San José, Costa Rica, since 1956

No Clowning around at Clown Convention

Heroes come in all shapes and shoe sizes. If you ask any of the more than 200 Ticos who work as clowns in the country, they’ll tell you so. Armed to their big red noses with gags and youthful insight, they manage to charm and enlighten people across the land from any generation.

Next week, a worldwide delegation of clowns will descend upon San José for the sixth annual International Clown Convention.

The payasos will meet fellow entertainers and fine-tune the art of their profession, known in Spanish as payasería.

Aside from public exhibitions and balloon-bending workshops, the event’s most important goal is to raise awareness for Doctores de la Risa (Laugh Doctors), a nonprofit organization of hospital clowns who provide free entertainment for children dealing with ailments and older patients with terminal cancer.

Gustavo Chaverri, president of Doctores de la Risa and organizer of the convention, said an event like this one, with an expected turnout of more than 100 clowns, is unique in Central America. While the majority of clowns who participate are Costa Rican,  Chaverri said this year’s international guests will include clowns from Cuba, Mexico, Colombia, El Salvador, Nicaragua and Panama.

“There’s no other convention like it,” said Chaverri, who splits his time between teaching art in schools and performing as “Mundy” the clown.

Clowning is an art form that’s growing in popularity in Costa Rica, according to Chaverri. Many clowns work for free, but a good number are also able to support themselves with their art, Chaverri said.

He said circuses don’t often come to Costa Rica because it’s “just a bridge from one point to another” for them, so clowns make their livelihood working at parties.

The greatest benefit of being a clown, however, has little to do with profit, according to Chaverri.

“It’s knowing that you brought someone happiness,” he said, “and nothing more.”

Hospital clowns in particular offer a social service, Chaverri said, acting as colorful figures in the eyes of hospitalized children who otherwise see only “the black and white” of doctors’ clothes.

“It changes lives,” he said.

According to Chaverri, the function of bringing people joy makes being a clown one of the most important jobs in the world. A clown’s nose is like magic in the way that it draws people’s attention and transforms average people into characters.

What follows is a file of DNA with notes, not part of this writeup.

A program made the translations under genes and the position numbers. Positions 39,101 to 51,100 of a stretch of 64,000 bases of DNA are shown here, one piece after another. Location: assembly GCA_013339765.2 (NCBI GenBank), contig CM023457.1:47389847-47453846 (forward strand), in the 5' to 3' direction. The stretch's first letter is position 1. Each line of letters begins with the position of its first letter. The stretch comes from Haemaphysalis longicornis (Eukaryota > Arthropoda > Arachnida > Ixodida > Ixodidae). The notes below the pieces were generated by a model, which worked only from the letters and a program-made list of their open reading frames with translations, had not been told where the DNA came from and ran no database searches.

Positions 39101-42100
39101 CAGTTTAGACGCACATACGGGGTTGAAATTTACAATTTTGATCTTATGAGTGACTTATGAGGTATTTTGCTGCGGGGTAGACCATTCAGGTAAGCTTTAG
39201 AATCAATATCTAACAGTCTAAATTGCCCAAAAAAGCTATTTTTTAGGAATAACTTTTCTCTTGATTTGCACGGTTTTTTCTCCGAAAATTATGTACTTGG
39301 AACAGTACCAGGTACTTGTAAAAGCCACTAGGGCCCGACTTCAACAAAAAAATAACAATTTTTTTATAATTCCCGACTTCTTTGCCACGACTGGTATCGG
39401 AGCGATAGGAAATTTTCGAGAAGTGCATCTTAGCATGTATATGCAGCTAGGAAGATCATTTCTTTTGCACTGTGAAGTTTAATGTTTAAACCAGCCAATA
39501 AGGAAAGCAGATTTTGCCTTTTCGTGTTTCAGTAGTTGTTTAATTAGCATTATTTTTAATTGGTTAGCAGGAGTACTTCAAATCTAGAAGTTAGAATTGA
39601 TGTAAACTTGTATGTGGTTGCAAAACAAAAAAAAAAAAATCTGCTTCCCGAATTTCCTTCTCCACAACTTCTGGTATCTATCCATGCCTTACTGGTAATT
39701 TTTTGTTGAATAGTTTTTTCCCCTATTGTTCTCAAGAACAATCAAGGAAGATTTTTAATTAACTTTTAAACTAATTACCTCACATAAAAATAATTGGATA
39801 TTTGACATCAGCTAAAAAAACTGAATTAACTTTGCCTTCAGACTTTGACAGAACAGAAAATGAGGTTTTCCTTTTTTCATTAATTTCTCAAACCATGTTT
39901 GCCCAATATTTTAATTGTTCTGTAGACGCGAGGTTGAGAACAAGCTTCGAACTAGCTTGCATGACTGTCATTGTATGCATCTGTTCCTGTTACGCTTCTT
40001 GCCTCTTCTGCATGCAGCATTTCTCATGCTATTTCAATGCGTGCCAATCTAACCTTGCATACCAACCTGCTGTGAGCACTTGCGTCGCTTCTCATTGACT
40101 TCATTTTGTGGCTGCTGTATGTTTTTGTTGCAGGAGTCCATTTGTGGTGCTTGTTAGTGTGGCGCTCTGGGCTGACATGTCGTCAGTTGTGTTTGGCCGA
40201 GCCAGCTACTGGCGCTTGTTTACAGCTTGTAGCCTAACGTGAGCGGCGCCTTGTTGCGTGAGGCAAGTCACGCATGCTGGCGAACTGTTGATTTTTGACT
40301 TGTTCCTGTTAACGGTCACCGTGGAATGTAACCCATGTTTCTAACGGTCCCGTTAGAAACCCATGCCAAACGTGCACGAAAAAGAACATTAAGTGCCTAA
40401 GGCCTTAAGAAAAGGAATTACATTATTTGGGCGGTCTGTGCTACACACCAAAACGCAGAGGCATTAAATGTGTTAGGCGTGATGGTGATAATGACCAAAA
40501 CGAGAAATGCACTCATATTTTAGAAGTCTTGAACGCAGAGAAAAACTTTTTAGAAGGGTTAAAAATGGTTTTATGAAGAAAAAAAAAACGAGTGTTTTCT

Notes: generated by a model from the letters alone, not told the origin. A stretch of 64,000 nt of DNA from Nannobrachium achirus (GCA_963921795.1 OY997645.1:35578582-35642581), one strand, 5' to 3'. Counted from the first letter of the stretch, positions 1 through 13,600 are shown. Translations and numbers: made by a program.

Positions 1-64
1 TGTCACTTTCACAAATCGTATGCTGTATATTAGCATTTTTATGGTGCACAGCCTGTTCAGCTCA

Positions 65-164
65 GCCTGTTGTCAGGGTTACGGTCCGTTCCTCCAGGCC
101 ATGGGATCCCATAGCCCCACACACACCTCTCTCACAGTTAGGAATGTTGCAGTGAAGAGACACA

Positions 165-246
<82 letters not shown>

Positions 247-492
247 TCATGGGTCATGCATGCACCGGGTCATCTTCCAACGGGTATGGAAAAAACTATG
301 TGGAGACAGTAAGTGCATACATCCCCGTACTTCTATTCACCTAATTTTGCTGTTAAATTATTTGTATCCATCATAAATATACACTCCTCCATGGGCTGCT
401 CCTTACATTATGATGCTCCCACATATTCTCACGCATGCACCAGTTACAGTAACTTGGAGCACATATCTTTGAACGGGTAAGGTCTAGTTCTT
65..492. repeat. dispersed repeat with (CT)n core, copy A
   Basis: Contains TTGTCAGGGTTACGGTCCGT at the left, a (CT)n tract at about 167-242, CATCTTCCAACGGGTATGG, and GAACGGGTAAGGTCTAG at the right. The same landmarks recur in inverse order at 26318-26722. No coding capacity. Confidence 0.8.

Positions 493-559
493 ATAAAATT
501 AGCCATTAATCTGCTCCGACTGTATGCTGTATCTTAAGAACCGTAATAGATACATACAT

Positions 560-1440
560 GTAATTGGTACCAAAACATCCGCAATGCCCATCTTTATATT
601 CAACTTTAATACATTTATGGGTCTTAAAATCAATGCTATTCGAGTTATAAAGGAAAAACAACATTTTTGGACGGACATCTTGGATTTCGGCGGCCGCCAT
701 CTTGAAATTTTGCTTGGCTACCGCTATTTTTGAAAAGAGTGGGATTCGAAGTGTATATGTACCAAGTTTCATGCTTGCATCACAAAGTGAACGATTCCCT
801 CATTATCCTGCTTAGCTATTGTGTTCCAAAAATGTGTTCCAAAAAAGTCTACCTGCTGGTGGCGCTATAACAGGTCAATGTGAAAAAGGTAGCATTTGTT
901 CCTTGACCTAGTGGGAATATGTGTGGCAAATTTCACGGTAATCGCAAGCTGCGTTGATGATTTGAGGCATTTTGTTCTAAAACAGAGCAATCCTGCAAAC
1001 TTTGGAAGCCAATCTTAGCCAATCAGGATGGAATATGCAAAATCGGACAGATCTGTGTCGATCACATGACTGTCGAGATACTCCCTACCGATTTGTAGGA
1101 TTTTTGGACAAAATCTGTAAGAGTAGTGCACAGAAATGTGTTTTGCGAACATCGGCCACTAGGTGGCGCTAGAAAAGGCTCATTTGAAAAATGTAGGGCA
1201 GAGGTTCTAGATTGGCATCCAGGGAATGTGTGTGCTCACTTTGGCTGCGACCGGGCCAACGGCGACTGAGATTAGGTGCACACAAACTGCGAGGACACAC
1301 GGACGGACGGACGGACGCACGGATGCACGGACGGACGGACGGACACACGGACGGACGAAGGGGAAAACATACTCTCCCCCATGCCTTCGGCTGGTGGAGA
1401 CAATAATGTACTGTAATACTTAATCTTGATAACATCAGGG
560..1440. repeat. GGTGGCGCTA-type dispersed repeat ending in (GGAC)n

“It’s the smallest mask in the world,” he said.

Convention events will take place at San José’s NationalCultureCenter (Avenidas 3/5, Calles 11/15) and Plaza Avenida (Avenida Central, Calles 7/9). Workshops for clown arts such as face painting and magic tricks will be held at the culture center while public exhibitions will take place at and around Plaza Avenida, allowing viewers to learn a thing or two about clowning for themselves.

Among the exhibition highlights are a fire juggling show July 10 at 6:30 p.m. and a special homage to the circus clown arts July 11, also at 6:30 p.m.

Clowns pay ¢2,000 to register, but attending is free for the public. For more info about the convention, call Chaverri at 226-6697.

The Many Faces of a Clown

Clowns have different looks and personalities, just like the people for whom they perform. These different styles are recognized internationally in competitions and clown communities.

Clowns have been around since 2500 B.C., according to the Clowns of America International Web site ( While over time a plethora of clown varieties have popped up, the three most popular styles to this day are the whiteface clown, the auguste and the tramp.

The whiteface clown (top left) is known as the most elegant and highclass member of the clown community.

While other clowns draw laughs by being goofy, this one normally uses his or her wits and artistic ability to charm the audience. Clad in a traditional jumpsuit, this clown has an overall more conservative clown look.

The auguste clown (right) is more flamboyant. From crazy hair to floppy feet, the auguste clown is splattered with loud colors matching his or her energetic personality.

Whether tripping over their own feet or having a bucket of water dropped on them, nothing seems to lower the spirits of good auguste clowns. They’re also the mischievous ones, so don’t let them out of your sight.

Then there’s the tramp (bottom left), a loner and the least talkative of the bunch. The tramp’s makeup normally includes a five-o’clock shadow, and his clothes are dark and raggedy. Tramps can have sad or happy personalities, but they are always the brunt of the joke when working with other clowns. Find a tramp clown who hasn’t been hit with a pie, and he’ll show you how to live under a rock.


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